To the Defenders of the $25 Horse:

Take a second to read this article because it beautifully articulates the general defense of the $25 pony. There are lots of them out there but Cuppy was kind of enough to throw them all into one.

Sold his pwn-y on eBay

First, let’s acknowledge a few things:

  • Value Added Transactions (you can’t call $25 micro) are here to stay.
  • Some people will find the cost worth it, regardless of the cost. They’re not wrong, nor are they any more right than those who find it too expensive.
  • Blizzard *does not* bear comparison to other gaming companies, on virtue of their position as the single biggest MMO studio and industry leader.

All that being said, the issue was never about whether the item was worth it or not, or how I felt about cash shops in subscription games. The issue is that Blizzard (see point #3), is raising the bar for what is considered acceptable to charge their player base.

Put another way, they’re proving that they can price gouge (by comparison to standard subscription rates) and get away with it because ‘X amount of players’ will still buy it.

Here’s the thing though, that’s a totally false assumption on the grounds of the sheer size of their potential customer base and market penetration. When you have 12 million players, you could charge $100 for that same mount and 50k people will still buy it and rave about how “worth the money” it was.

Value Added Services

You see, what bothers me is that people defend how much this thing costs on the basis of “money left on the table.” Frankly, that’s stupid. If you really think about it, you could monetize lots of things because it’s “money left on the table.” Respecs? Five Dollars. Extra Flight Paths? Ten Dollars. That new raid dungeon? On sale for $14.99, so Buy Now! And remember, computer code comes in limited quantities, so you’d better act quick.

There’s also this idea that we’ve somehow forgotten that MMOs are businesses, out to make money. We know this but thanks for the reminder. If you expect people to willingly lump them into the same category as our cable and telephone companies, you’re out of your mind. Is that really what you think is best? Grabbing money for money’s sake… because you can? That’s why we have $30 “data” plans from Verizon that don’t include text messaging. That’s why PPV sporting events are $40+ when almost everything else is less than $20. That’s why we have tiered content in either scenario. I’m sorry, but is that what you want? Tiered MMO gaming?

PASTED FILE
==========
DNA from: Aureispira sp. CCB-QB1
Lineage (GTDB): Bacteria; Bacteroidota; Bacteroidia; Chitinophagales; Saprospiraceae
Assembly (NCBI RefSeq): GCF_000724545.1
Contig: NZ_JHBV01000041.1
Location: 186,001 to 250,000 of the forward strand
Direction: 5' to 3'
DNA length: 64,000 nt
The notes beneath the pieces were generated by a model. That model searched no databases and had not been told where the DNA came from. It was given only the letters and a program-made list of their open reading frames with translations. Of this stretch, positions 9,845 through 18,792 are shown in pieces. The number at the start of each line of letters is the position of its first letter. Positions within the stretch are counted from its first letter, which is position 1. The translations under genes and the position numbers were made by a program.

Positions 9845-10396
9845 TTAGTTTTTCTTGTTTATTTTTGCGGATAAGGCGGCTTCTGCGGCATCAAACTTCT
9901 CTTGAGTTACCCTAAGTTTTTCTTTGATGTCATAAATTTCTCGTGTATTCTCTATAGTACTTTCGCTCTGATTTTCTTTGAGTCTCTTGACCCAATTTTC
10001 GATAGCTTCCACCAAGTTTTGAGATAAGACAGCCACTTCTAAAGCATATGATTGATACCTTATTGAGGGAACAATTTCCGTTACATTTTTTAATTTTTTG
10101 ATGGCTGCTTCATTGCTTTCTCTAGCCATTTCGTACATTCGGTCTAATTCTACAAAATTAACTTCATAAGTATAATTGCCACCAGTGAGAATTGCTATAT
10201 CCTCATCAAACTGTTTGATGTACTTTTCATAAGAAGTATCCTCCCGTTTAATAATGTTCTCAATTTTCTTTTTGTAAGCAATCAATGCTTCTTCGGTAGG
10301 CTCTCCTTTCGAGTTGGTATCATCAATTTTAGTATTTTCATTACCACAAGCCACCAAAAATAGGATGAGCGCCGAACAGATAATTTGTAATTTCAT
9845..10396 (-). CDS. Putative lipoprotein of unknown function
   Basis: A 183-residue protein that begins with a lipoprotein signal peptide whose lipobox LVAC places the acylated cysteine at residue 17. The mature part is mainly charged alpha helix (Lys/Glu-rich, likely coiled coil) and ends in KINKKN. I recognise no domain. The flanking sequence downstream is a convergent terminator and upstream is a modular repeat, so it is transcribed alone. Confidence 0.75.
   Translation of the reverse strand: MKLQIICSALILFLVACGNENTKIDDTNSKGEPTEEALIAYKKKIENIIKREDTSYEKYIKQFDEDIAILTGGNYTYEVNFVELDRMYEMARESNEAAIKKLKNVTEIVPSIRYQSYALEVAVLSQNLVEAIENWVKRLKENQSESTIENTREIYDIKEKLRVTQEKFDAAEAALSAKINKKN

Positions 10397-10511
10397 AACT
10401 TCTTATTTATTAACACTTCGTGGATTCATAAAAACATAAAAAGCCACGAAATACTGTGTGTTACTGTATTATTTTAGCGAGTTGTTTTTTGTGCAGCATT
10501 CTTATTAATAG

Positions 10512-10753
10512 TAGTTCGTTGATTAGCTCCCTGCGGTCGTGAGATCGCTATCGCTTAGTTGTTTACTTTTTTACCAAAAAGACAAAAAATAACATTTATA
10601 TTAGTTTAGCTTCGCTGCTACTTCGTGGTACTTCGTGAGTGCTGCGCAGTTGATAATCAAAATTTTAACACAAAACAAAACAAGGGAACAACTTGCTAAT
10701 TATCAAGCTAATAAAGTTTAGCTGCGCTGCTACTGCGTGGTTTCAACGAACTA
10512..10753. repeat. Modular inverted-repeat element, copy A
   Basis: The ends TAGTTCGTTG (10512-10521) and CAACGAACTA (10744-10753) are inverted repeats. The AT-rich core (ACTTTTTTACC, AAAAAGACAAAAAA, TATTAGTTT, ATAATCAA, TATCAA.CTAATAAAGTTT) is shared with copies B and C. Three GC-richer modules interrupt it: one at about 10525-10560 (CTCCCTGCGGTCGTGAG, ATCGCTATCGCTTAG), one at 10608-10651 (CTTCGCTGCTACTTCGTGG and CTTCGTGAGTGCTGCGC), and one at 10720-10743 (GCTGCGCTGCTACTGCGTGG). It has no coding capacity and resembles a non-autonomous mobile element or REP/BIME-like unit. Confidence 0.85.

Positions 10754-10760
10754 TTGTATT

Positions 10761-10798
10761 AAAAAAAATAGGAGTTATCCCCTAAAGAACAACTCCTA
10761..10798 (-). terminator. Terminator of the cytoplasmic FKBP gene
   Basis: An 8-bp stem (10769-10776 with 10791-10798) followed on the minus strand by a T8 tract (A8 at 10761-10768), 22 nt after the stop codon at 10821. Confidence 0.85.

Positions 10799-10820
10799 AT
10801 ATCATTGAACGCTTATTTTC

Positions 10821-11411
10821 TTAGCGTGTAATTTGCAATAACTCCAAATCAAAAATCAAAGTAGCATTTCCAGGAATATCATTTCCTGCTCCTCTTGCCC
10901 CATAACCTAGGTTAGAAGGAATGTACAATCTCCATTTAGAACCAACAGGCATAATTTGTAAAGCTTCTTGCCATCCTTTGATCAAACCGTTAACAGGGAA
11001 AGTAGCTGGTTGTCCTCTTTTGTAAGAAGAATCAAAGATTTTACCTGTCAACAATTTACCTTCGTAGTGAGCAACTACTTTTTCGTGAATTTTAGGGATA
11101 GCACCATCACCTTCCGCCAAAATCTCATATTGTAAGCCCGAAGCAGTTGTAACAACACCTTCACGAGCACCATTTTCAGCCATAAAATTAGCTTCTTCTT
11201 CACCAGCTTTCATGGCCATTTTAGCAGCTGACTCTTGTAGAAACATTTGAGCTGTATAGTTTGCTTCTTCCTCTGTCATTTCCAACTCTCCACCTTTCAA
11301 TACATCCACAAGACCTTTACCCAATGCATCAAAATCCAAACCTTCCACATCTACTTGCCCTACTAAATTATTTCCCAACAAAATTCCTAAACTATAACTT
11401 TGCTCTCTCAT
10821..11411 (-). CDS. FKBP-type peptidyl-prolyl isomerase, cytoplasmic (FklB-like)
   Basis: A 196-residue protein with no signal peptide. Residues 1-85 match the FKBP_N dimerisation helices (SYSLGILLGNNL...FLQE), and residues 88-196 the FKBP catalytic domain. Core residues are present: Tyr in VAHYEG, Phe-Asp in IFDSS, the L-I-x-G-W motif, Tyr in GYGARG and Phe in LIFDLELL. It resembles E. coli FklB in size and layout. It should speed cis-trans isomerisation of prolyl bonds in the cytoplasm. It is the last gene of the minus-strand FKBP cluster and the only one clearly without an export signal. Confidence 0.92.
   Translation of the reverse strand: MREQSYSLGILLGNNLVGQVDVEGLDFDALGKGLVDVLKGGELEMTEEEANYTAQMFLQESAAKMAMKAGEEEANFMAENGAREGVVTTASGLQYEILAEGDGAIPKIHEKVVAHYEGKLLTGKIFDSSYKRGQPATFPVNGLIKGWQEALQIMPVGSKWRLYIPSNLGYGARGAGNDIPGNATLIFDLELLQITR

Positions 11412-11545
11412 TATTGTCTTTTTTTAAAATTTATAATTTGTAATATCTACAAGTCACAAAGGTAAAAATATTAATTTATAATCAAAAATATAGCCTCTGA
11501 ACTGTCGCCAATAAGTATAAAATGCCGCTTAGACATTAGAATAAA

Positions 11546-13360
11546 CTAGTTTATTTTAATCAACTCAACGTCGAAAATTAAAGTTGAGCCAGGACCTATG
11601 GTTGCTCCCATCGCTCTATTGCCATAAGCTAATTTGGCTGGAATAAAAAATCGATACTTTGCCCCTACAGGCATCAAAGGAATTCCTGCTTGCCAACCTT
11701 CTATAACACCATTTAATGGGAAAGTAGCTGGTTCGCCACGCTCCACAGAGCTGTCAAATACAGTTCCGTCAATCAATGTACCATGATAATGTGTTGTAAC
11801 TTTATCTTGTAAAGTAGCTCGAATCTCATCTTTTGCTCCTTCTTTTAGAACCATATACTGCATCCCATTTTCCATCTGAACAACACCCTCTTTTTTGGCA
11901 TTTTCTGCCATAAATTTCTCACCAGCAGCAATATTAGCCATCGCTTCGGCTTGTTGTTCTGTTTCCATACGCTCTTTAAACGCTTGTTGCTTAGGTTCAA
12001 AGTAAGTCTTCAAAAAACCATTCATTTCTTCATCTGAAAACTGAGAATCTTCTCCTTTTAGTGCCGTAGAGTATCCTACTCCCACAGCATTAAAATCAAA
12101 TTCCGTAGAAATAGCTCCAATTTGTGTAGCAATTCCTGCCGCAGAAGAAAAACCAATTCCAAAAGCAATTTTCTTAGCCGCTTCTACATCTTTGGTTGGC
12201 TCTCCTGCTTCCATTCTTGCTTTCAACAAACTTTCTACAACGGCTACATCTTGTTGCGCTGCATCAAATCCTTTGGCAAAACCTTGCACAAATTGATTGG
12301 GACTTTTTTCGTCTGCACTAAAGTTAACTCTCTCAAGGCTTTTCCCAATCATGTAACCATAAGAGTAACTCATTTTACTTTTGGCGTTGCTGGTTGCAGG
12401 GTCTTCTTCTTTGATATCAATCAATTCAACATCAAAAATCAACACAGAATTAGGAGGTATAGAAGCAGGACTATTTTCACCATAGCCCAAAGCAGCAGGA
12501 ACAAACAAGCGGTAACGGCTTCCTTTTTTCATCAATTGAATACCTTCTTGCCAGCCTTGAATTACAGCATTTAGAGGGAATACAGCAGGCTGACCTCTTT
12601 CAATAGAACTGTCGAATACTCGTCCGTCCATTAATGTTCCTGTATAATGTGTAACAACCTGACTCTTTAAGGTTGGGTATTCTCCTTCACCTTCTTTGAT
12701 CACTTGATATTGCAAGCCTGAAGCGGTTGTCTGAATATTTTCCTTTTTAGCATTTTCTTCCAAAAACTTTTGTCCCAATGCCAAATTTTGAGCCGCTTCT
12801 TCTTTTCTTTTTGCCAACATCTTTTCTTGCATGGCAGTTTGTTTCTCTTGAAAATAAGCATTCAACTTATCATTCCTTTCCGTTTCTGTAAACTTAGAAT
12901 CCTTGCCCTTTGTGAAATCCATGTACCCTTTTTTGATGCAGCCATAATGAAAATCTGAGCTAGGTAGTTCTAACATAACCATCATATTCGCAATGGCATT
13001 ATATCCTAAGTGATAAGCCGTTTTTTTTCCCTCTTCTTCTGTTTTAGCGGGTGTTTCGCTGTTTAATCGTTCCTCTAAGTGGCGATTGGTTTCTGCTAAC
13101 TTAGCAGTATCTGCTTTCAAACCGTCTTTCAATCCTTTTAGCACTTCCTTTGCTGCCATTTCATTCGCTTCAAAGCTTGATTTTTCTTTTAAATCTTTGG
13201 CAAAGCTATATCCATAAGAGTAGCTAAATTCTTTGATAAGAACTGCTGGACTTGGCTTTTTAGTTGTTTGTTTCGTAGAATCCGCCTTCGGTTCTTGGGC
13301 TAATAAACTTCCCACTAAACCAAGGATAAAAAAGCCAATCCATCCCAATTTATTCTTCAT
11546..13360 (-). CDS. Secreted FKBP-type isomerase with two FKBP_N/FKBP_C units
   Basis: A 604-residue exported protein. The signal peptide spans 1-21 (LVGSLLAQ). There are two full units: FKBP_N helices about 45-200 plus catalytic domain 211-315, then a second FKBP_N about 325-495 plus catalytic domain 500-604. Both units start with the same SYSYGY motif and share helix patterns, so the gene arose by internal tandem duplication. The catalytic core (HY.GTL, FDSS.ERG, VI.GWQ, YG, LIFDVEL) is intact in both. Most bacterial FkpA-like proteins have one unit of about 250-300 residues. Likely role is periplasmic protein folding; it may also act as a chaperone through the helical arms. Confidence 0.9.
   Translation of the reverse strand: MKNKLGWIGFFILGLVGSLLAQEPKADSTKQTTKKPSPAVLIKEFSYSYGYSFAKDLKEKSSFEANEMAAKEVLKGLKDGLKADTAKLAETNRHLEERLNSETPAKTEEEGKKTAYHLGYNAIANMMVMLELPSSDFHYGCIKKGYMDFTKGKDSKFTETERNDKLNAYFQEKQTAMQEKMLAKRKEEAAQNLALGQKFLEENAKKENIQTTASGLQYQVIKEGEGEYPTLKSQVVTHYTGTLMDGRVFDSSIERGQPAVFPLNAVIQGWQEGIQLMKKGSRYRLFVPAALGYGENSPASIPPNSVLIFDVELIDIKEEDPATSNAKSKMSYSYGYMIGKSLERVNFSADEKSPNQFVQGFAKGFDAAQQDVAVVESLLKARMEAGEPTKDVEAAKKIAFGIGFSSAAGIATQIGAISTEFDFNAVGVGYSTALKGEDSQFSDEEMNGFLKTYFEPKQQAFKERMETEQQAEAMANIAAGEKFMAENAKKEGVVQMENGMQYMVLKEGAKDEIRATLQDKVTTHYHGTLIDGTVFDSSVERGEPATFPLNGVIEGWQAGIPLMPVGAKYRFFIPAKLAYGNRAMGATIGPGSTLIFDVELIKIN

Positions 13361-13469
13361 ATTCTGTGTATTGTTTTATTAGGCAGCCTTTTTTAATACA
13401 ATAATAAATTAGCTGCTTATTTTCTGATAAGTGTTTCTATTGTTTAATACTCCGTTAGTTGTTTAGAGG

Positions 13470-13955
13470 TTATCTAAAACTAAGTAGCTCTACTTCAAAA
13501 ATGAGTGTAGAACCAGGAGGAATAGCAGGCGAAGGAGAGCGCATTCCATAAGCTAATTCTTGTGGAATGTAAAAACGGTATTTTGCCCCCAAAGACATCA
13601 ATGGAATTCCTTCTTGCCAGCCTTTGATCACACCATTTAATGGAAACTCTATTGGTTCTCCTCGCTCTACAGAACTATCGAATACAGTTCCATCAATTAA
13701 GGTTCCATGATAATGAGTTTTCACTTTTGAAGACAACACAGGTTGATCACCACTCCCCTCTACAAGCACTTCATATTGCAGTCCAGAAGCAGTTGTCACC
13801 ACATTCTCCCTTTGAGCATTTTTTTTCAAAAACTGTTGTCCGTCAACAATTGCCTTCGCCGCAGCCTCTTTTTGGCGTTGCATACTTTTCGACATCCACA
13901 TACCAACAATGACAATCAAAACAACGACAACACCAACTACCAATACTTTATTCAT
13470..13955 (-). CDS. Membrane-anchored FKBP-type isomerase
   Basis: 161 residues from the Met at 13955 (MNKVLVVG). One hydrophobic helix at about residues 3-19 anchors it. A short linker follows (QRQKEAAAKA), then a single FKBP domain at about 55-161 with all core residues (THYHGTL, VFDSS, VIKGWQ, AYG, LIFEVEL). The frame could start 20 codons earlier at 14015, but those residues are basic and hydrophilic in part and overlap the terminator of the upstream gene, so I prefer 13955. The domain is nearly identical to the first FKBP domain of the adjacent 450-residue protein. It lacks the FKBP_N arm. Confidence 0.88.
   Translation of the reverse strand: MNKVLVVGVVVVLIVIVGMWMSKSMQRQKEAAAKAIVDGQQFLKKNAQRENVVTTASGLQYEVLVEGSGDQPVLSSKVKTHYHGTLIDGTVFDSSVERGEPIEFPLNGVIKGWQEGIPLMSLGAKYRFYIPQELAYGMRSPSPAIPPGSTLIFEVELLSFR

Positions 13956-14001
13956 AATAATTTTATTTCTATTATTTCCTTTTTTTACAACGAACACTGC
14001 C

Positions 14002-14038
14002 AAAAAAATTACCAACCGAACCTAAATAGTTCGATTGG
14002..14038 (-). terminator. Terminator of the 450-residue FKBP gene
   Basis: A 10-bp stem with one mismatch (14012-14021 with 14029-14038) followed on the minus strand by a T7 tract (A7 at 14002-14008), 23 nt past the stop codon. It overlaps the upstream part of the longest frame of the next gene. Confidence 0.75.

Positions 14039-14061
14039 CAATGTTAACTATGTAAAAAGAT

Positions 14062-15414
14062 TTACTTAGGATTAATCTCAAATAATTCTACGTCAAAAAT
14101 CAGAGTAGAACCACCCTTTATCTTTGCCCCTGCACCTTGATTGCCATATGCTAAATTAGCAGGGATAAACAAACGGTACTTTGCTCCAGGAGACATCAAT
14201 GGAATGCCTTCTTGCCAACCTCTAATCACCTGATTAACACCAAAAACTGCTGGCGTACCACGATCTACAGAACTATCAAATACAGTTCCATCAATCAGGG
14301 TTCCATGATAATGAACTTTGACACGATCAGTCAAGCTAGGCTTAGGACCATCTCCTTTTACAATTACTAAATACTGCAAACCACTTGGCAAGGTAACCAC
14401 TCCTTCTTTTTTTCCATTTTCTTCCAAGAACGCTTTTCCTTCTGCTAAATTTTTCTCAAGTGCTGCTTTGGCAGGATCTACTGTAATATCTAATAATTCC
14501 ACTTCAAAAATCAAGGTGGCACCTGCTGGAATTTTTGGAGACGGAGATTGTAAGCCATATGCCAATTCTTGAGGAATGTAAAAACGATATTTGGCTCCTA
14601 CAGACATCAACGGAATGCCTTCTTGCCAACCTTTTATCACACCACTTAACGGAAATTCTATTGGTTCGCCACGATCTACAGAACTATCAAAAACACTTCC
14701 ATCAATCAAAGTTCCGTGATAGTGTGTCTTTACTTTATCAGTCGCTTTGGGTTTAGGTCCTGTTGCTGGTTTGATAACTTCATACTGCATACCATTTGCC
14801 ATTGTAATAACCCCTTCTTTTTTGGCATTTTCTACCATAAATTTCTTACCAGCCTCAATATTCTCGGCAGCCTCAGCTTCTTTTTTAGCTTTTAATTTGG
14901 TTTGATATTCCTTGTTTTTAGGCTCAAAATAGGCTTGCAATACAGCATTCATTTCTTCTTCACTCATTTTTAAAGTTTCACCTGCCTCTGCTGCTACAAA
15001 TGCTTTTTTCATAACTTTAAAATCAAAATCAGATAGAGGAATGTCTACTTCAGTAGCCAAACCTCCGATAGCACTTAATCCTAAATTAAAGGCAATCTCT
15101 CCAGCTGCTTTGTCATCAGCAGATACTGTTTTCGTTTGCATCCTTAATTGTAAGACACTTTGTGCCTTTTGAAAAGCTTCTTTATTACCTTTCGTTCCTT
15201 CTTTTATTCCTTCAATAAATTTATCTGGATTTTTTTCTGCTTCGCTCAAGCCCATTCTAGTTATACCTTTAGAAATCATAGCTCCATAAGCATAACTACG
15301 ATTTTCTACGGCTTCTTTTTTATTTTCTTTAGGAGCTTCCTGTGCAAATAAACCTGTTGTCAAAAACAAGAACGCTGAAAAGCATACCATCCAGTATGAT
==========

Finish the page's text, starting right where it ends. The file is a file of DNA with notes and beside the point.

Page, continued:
Then again, maybe if you’re in support of the Facebook model overtaking subscription gaming, maybe that is what you want. And maybe your opinion is a little skewed because you’ve spent too much time invested in the different FarmVilles and Mafia Wars.

I’d also like to take a second to address the fallacy that blogger opinions don’t matter because “we don’t represent the player base.” That might be so, through the numbers. Here’s what’s being left out of that statement though, the writers and frequenters of blogs are probably the single most educated, experienced, and invested group of MMO fans in existence. “Hundreds of thousands” of people will still pay, no matter the cost, but it’s the vocal minority that watches over the rest of the flock.

Bloggers in the making

Think of the gasoline hikes over the last few years. Millions of people still bought gas. Millions were unaffected by the raising prices. Yet, if it wasn’t for the “vocal minority” speaking out against the rampant price gouging taking place, we’d probably be at $7 a gallon right about now. Thank you, protesters, because you’ve saved me money, just like those of us upset by the $25 horse are trying to do for you.

The fact is, businesses do not operate on the basis of altruism. If everyone silently accepted what they were given because “it’s a business, they need to make money” the MMO, gaming, and whole freaking economy would be drastically different.

Businesses without the balances of vocal consumers quickly learn to take advantage of the situation.

People that willingly support drastic inflation from the market norm either have a) too much money; or, b) aren’t educated/don’t care enough about the world outside of their own.

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